BP (formerly British Petroleum) has become one of the world’s most controversial giant corporations because of its involvement in a series of major environmental disasters and industrial accidents. The company has been the target of intense criticism for its role in the April 2010 explosion at a drilling platform in the Gulf of Mexico that killed 11 workers and unleashed a vast underwater oil leak that flowed largely unchecked for weeks. This incident occurred while BP was still contending with the legal and public relations fallout from a deadly explosion at a refinery in Texas, oil spills in the Alaskan tundra, and charges of manipulating energy commodities markets.
BP got its start exploring for oil in Persia (now Iran), where, in the 1950s, it enlisted the help of the US CIA to overthrow a populist leader who had nationalized the company’s assets in the country. Over the past quarter-century BP has solidified its position as one of the premier global oil companies with a series of acquisitions in the United States: Standard Oil of Ohio (1987), Amoco (1998) and Atlantic Richfield (2000).
BP had its origins in the exploration efforts of Englishman William Knox D’Arcy. In 1908, seven years after securing a large concession in Persia (now Iran), he made the first oil discovery in the Middle East. With the financial backing of Burmah Oil Company, he formed the Anglo-Persian Oil Company in 1909.
A plan for U.S. participation in TPC, renamed Iraq Petroleum, was worked out in 1928. The American companies, Standard Oil of New Jersey and Standard Oil Co. of New York, along with Anglo-Persian, Royal Dutch/Shell, and the French state-owned Compagnie Française des Pétroles, agreed not to compete with one another for concessions in a huge area representing the old Ottoman Empire.
To supplement what came to be called the Red Line arrangement, the heads of Jersey Standard, Royal Dutch/Shell, and Anglo-Persian met secretly at Achnacarry, a hunting lodge in Scotland, in 1928. Forming what became known as the As-Is agreement, the oil giants pooled the world market (aside from the United States and the Soviet Union), and divided it up according to existing shares of the major producers. Any expansion of the business was supposed to preserve those relationships. This was the first international oil cartel.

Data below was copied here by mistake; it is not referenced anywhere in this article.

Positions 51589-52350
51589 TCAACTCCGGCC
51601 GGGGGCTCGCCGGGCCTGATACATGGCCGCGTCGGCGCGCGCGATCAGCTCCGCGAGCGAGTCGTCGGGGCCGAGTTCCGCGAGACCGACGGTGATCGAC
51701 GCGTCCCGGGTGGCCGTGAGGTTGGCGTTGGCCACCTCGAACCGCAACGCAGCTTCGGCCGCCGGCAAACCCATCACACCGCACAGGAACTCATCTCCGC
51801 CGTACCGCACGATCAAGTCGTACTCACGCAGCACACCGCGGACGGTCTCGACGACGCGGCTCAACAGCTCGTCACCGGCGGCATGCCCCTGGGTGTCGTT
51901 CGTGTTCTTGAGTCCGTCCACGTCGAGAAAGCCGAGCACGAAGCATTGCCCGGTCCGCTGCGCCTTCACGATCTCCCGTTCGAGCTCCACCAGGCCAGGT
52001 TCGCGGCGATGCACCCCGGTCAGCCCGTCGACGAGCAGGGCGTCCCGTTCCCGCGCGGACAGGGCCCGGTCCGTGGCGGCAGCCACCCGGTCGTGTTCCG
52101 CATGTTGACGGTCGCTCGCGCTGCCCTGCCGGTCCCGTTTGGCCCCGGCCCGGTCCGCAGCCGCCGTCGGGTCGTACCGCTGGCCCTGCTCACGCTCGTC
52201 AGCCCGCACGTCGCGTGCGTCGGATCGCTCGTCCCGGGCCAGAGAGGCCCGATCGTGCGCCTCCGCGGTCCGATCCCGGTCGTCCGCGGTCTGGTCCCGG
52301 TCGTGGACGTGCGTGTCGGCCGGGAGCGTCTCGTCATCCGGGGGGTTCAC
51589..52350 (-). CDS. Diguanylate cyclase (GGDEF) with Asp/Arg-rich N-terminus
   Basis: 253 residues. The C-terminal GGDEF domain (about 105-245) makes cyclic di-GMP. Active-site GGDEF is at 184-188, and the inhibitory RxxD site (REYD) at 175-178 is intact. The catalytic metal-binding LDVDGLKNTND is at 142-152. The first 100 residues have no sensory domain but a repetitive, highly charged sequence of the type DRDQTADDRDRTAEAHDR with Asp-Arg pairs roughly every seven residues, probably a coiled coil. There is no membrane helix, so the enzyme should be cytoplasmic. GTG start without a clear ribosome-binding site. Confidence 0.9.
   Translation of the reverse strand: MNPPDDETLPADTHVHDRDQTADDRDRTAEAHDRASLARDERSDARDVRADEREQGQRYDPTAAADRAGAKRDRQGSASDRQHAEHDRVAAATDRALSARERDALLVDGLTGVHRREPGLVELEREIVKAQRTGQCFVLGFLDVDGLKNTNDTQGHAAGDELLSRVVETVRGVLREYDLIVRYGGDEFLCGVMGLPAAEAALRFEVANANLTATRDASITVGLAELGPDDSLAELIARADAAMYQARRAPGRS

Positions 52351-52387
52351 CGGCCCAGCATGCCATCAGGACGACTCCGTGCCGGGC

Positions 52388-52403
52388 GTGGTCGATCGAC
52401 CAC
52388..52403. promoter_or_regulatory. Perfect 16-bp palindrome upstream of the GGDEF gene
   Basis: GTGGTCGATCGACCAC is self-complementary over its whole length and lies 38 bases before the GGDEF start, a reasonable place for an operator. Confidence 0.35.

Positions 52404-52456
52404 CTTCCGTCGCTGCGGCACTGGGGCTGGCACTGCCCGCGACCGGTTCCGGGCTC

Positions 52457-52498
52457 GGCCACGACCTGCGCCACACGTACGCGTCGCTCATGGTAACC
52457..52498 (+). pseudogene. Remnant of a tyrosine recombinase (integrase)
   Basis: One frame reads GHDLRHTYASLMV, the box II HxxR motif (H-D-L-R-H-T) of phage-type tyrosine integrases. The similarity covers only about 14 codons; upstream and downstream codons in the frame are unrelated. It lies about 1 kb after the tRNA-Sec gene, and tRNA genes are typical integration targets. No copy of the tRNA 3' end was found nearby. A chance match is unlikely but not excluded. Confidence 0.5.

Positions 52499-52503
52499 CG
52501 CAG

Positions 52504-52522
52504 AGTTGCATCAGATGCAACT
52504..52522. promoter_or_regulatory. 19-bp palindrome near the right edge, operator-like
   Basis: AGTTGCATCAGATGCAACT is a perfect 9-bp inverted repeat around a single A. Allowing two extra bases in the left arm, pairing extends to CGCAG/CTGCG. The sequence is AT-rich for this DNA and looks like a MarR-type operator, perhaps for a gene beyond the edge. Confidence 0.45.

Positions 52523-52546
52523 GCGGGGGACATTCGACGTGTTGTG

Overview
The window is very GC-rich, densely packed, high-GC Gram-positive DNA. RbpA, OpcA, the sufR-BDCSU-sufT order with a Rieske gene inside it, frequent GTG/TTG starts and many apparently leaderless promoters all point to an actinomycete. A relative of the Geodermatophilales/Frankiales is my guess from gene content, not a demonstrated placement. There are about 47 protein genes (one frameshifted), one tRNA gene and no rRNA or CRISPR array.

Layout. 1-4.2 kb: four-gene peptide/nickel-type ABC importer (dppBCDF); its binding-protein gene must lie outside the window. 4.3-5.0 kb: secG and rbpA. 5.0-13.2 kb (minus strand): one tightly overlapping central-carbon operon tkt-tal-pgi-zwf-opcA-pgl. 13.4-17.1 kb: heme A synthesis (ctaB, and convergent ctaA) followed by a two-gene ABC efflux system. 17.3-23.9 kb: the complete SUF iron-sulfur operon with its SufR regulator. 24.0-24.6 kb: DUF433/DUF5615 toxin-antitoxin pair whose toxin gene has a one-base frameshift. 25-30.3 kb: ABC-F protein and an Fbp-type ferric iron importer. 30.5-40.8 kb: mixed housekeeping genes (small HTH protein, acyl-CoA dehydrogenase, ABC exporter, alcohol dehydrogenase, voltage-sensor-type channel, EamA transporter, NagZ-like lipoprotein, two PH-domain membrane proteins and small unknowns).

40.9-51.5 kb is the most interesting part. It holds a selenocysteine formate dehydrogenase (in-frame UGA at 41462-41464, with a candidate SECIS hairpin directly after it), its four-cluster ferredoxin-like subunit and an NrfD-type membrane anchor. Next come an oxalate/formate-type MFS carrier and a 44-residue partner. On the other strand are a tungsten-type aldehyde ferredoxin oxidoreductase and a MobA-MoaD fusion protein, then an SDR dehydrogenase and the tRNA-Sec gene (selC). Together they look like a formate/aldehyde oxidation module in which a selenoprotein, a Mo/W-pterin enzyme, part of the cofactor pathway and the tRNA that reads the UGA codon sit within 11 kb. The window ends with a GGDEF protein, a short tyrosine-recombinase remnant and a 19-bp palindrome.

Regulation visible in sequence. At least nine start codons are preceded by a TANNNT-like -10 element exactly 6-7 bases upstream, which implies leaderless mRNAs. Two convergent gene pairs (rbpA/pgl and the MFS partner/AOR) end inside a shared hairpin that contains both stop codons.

Although the architects of As-Is continued to dominate the global oil market outside the United States, they were unable to prevent competitors from expanding. Standard Oil of California got a foothold in Bahrain, and Gulf Oil in partnership with Anglo-Iranian (the new name Anglo-Persian took after the Shah changed the name of his country to Iran in 1935) obtained a valuable concession in Kuwait.
After the Second World War, many oil-producing countries began to demand greater control over their petroleum production—especially in Iran. Dissatisfied with the 50-50 arrangement established in countries such as Venezuela, Iran's National Front, led by Mohammed Mossadegh, demanded complete control over the country's oil industry. In 1951, after Mossadegh became prime minister, the country expropriated Anglo-Iranian's assets.
The company got back at Iran by seeing to it that other large petroleum producers effectively boycotted its oil output. The U.S. Central Intelligence Agency provided the coup de grâce in 1953 by helping to overthrow the Mossadegh government and put the Shah back in power. A consortium of Western oil companies was formed to re-establish foreign control over Iranian oil. Anglo-Iranian (which changed its name to British Petroleum in 1954) ended up with 40 percent of the new entity. In addition, the Iranian government was to pay BP £25 million in compensation over ten years, and the other companies in the consortium agreed to pay BP £32 million and 10 cents a barrel in recognition of Anglo-Iranian's investments over the preceding decades.
Apart from resuming operations in Iran, BP expanded its exploration activities in many other parts of the world, including Nigeria, Trinidad, and Canada. The biggest strikes came in Alaska and the North Sea. In 1965 BP discovered natural gas in the North Sea, and five years later struck oil there. The company made a major oil find in Alaska's Prudhoe Bay in 1969. BP thus found itself the owner of some of the largest petroleum reserves in the world.